T: “It’s been about for time. One of our first guests Cosm is an older head from Bournemouth originally. He’s sick man and actually drew a tree diagram depicting the Bournemouth hip hop scene. It shows how deep rooted the scene is, if you excuse the pun. It’s really strong and I hope people continue making dope music and don’t get disenfranchised.”
A: “Bobby from Boogaloo said a really interesting thing. Music here goes in terms of events. Bournemouth has a huge amount of students so you find that events go in line with term time, rather than being all year round. That might have been the case then, but now, all the labels are Bournemouth based so people are making music all year round. But yeah, watch out.”
Does anything hold Bournemouth back from having a well established scene?
A: “Fuckin’ Tories! [laughs]”
T: “Yeah Boris Johnson fucking shit up man. But seriously though, it’s because Bournemouth isn’t seen as a creative hub like Bristol that radiates that culture – you’ve got the graff, skate and hip hop cultures all in one hub – likewise with London and bigger cities. Bournemouth is just ‘seaside town’ so it doesn’t have that perception from people. One guest came through and said that no one is looking for the next big thing from Bournemouth because of that perception.”
A: “Down south the three biggest places are Brighton, Bristol and London, right? They’ve all got their own character and I think for a long time Bournemouth didn’t have a character and there was nothing gritty about it. But now, you go around and there’s lots of record shops and vegan shit popping up, so people are staying here rather than getting to eighteen/twenty and leaving. Also a big thing is Bournemouth University and the Arts University. Give it a few years and you’ll have a generation of artistic students finishing uni and staying in Bournemouth. That will drive more creative events and businesses, so trust, give it a few years and Bournemouth is gunna be a really cool place in terms of events and style.”
Any final shout outs?
T: “Shout out Shotgun The Aux – best hip hop podcast of all time. No no, big up to our listeners because as cliché as it sounds, you need listeners for podcasts to operate. Technically you don’t, but that would be bait with no listeners. Also, to our guests for coming through. People making music, creative types, producers, rappers, journalists and people doing bits for the scene. And shouts to yourself man.”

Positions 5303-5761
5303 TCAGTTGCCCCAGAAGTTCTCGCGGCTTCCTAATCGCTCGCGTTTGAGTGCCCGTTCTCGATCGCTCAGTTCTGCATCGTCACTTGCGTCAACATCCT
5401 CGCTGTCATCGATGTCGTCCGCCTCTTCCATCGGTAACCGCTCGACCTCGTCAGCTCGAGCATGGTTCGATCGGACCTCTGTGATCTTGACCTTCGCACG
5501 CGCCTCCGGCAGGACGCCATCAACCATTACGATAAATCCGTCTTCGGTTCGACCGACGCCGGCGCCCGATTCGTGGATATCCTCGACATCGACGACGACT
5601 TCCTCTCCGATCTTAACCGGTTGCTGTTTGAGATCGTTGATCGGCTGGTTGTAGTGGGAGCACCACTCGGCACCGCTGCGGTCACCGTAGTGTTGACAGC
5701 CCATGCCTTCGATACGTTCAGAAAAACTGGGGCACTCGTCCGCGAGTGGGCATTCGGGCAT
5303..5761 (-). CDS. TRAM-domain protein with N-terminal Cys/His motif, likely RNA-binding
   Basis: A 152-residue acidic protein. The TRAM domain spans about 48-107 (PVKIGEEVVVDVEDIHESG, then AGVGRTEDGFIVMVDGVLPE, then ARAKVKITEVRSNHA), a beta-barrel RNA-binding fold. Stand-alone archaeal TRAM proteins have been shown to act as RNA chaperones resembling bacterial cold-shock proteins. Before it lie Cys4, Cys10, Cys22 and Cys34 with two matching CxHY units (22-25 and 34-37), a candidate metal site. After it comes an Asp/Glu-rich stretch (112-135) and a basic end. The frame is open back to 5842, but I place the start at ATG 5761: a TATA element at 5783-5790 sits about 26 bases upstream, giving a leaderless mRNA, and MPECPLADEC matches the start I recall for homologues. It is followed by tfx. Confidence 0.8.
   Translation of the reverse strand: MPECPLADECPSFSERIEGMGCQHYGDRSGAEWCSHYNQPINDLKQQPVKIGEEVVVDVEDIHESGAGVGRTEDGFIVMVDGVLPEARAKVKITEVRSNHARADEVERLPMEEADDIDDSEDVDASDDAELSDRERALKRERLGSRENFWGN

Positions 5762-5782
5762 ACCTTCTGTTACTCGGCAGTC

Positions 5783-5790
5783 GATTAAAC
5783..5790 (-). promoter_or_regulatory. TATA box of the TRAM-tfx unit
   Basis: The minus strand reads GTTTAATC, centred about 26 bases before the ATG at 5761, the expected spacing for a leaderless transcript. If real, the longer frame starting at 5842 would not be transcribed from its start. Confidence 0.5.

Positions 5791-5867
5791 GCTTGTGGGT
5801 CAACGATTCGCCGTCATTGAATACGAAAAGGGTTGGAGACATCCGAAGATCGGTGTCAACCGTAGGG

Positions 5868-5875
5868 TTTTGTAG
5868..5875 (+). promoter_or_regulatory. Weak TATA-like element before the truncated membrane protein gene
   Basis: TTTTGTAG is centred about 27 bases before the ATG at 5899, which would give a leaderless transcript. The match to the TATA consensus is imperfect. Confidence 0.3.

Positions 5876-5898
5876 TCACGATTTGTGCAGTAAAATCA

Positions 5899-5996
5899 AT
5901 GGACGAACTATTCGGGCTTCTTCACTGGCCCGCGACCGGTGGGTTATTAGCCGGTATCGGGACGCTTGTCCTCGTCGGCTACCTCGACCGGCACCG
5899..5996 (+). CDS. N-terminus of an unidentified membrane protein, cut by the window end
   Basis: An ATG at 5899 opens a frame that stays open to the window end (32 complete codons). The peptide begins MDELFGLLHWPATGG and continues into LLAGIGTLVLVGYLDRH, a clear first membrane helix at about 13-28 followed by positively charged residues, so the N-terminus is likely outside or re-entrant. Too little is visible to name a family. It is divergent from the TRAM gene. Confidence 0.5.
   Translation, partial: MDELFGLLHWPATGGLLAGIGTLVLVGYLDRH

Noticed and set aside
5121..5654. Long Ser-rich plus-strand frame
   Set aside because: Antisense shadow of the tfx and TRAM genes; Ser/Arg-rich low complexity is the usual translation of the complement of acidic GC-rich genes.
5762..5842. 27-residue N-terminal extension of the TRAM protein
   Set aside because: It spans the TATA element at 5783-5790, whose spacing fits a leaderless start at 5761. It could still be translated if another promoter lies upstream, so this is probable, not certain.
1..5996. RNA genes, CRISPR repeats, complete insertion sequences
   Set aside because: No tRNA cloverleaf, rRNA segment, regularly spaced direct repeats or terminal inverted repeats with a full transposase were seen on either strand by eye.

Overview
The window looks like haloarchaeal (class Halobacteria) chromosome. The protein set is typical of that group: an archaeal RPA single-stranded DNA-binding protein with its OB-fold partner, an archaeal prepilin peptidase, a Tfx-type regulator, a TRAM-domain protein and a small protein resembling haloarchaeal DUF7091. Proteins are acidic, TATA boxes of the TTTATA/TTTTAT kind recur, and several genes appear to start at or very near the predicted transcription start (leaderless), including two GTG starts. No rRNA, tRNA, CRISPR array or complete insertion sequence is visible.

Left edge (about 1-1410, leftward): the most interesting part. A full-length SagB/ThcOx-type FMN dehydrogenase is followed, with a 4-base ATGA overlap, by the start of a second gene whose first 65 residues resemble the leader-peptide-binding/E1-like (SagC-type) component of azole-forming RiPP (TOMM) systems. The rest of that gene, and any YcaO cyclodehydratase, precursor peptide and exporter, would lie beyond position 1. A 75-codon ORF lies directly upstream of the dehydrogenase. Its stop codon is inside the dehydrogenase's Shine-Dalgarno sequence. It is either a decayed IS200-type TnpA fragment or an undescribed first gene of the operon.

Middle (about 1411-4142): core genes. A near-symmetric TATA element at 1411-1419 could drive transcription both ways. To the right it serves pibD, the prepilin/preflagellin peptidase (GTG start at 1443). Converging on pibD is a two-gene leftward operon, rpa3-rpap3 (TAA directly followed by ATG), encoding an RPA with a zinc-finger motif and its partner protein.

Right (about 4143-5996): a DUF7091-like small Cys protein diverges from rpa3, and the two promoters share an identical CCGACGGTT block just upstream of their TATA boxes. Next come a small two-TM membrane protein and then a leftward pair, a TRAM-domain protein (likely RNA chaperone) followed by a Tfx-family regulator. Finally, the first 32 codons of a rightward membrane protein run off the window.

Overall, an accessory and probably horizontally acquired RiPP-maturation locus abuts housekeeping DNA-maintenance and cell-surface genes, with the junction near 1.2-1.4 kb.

A: “Big up to my girl Soph, she supports me and shit when I’m doing this. I spend a lot of time editing videos and I’m sure it gets annoying but she’s like ‘It’s sound you enjoy it so go do it.’ She also does our graphic design for free which is cool! Big up to all the Bournemouth heads, Crate 808, everyone who has supported us or chucked us a message, everyone who’s listened or come on the podcast. Big up yourself man for taking the time to do this.”
T: “Yeah I’ve got to shout my wife out for putting up with us recording in this flat every week. Danielle is a saint. That Saturday when CMPND, Rye Shabby, Verb T and Pitch 92 all came through it was scenes and she was just playing Red Dead.”
A: “Also, fuck Tom’s neighbours. We’ll be recording then half way through they give us this stamping.”
J: “Shout out to Emily my fiancée for allowing me to disappear for hours on end to record with these boys. Shout out to these boys. Shout out to all the guests, and that’s not for coming on, that’s for talking to a random bloke over Instagram and just walking into his house willy-nilly – you’re brave people. Not that we’re bad people, but we’ve picked people up at eleven PM and Tom pulls up in his black VW and they just hop in. Are you dizzy blud? Did you not go to Streetwise?”
Interviewed by: James Wijesinghe